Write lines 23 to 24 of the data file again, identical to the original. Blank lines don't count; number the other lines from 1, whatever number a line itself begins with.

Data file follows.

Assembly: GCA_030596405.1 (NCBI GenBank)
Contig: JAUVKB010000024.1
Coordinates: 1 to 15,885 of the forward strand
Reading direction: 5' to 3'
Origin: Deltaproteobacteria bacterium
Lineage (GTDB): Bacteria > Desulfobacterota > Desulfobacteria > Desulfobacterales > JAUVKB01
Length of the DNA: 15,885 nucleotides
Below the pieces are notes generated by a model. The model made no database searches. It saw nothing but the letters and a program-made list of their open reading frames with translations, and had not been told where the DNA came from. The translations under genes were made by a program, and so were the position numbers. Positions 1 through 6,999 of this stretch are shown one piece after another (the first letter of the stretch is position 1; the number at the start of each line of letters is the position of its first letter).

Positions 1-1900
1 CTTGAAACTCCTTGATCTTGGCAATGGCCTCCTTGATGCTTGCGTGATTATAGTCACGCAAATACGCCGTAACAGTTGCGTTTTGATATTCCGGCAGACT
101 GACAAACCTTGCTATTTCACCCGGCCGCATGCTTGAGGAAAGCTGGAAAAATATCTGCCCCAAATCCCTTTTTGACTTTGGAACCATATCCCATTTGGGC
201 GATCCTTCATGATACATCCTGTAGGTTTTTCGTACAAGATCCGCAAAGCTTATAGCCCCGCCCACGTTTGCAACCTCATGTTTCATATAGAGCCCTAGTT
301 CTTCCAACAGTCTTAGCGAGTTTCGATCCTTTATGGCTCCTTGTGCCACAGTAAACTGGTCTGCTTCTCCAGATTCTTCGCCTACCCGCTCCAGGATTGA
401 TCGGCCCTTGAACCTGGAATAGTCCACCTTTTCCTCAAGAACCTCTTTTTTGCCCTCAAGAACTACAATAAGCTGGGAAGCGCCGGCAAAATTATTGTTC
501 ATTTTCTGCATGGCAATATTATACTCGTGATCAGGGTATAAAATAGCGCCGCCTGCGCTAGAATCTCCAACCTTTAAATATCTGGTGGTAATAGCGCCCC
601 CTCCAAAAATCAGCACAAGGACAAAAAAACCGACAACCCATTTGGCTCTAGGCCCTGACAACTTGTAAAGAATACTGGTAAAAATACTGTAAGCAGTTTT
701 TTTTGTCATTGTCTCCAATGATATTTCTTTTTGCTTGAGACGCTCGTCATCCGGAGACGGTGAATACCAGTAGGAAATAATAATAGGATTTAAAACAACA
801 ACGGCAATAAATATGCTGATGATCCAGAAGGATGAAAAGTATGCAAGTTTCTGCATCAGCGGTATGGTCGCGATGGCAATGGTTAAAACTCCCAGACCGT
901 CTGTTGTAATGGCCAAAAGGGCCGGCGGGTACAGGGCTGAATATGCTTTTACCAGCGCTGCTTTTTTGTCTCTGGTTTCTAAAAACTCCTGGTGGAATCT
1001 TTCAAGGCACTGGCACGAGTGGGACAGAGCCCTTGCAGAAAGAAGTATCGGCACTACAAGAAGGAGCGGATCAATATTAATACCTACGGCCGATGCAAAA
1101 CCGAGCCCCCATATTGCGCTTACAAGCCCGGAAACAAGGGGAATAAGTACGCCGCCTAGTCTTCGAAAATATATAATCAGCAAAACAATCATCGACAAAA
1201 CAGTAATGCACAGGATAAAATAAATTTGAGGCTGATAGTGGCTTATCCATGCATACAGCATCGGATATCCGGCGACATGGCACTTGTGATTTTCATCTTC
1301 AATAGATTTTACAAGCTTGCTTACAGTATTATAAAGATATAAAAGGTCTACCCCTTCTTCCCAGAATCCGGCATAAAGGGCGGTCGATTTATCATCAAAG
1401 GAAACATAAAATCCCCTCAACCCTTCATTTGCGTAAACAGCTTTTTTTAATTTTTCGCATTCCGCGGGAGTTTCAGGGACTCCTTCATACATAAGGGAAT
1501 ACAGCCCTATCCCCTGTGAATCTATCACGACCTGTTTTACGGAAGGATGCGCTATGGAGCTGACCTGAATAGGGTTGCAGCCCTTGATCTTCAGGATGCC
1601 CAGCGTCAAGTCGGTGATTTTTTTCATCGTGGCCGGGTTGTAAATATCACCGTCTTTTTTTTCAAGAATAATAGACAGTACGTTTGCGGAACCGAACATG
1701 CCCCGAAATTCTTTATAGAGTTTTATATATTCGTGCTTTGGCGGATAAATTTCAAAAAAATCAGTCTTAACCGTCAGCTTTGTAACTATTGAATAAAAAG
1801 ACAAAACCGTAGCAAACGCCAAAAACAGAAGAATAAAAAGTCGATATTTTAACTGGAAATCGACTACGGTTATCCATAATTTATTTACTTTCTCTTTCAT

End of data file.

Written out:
1301 AATAGATTTTACAAGCTTGCTTACAGTATTATAAAGATATAAAAGGTCTACCCCTTCTTCCCAGAATCCGGCATAAAGGGCGGTCGATTTATCATCAAAG
1401 GAAACATAAAATCCCCTCAACCCTTCATTTGCGTAAACAGCTTTTTTTAATTTTTCGCATTCCGCGGGAGTTTCAGGGACTCCTTCATACATAAGGGAAT